Why have seals been getting eels stuck up their noses?

Federico Mansilla
Diciembre 7, 2018

This phenomenon, eels getting stuck in seals' noses, is rare; the team has observed only three or four cases of eel-nose in the past four decades, said Charles Littnan, a monk seal conservation biologist with the National Oceanic and Atmospheric Administration (NOAA) Fisheries.

No, it's not a tongue-twister for your office Christmas party, it's something that's actually been happening in Hawaii.

On Monday, the National Oceanic and Atmospheric Administration's Hawaiian Monk Seal Research Program posted to its Facebook page a photo of a juvenile monk seal with what appears to be a spotted eel in its nose.

'In all cases the eel was successfully removed and the seals were fine.

"If I had to guess, I would say that it's one of those strange oddities", Littnan said.

'We don't know if this is just some odd statistical anomaly or something we will see more of in the future, ' the NOAA post notes.

"Mondays...it might not have been a good one for you but it had to have been better than an eel in your nose", said the post.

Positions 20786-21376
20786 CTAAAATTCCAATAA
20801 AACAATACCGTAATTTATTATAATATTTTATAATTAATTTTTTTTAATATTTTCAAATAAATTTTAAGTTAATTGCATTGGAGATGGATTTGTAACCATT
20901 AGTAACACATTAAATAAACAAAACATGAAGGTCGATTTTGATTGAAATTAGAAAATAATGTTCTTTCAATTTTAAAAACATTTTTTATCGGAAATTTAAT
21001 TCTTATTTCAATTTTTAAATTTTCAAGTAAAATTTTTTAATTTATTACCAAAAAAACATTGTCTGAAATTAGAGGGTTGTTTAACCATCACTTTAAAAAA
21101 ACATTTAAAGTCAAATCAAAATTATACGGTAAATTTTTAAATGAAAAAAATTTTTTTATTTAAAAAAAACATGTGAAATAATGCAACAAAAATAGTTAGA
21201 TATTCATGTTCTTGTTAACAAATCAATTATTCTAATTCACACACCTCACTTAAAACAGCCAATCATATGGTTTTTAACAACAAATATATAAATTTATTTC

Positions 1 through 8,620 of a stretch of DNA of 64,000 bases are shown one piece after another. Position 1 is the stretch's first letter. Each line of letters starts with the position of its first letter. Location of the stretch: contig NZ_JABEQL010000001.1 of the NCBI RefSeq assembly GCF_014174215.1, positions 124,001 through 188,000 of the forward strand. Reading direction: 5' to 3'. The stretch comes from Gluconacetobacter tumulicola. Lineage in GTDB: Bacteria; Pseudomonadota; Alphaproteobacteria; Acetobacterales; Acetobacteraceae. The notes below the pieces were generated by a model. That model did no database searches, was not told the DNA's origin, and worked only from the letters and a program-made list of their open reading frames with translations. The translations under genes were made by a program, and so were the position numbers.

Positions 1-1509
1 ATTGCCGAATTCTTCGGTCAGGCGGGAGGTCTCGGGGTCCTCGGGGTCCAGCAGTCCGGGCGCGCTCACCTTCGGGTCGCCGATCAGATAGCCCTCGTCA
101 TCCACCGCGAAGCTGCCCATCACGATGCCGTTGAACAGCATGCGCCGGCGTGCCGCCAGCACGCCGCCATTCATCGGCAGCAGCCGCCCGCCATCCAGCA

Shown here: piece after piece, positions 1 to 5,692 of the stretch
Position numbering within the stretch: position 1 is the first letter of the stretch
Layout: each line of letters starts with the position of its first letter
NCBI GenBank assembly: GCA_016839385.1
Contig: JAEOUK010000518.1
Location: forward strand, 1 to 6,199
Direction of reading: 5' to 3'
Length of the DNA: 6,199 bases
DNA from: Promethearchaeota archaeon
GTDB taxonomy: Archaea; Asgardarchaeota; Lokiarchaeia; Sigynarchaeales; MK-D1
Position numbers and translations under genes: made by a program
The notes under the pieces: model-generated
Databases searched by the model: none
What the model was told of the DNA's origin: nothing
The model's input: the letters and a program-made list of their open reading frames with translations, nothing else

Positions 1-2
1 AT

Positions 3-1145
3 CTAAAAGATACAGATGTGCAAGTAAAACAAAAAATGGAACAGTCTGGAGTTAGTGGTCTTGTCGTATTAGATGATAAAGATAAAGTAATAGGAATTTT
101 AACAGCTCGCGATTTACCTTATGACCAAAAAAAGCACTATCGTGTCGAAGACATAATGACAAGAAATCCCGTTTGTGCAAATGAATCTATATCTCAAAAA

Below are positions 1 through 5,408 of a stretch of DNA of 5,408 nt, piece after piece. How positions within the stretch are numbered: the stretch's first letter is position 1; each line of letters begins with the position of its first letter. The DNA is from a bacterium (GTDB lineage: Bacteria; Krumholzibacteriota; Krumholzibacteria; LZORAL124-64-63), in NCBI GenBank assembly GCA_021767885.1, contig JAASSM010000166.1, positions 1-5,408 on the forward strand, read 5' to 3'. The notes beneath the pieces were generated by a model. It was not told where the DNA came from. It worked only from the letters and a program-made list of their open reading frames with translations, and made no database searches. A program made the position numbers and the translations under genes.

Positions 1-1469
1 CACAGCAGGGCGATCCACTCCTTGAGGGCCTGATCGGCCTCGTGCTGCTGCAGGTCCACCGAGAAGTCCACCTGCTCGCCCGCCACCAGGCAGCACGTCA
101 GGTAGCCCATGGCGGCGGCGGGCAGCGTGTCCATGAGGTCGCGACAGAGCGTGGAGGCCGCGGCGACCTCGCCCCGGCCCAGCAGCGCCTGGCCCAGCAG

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As to how the eel gets stuck, Littnan has several ideas.

'They are looking for prey that likes to hide, like eels. Since this phenomenon has been observed only in juvenile seals, Littnan said it could also just be that the seals are inexperienced at hunting.

In this case, a relatively small part of the eel is in the nose, which "leads me to thinking that the eel forced itself in while trying to escape", Littnan said.

The administration said it has seen the same "eels in noses" phenomenon almost a handful of times in the last few years.

The vet tried to remove the eel with "quick handling" because breathing problems would be exacerbated if the seal tried to swim or dive. Alternatively, the seal could have swallowed the eel and regurgitated it so that the eel came out the wrong way. But the eel may have gotten deeper into the nose, preventing the seal from removing the invader. Except ... is that an eel coming out of his nose?!

According to the NOAA Fisheries, researchers recorded a record number of pups born to the endangered Hawaiian monk seals on the main Hawaiian islands in 2018.

The refreshing news comes as researchers work to protect the endangered species, which is one of just two species of monk seal still in existence.

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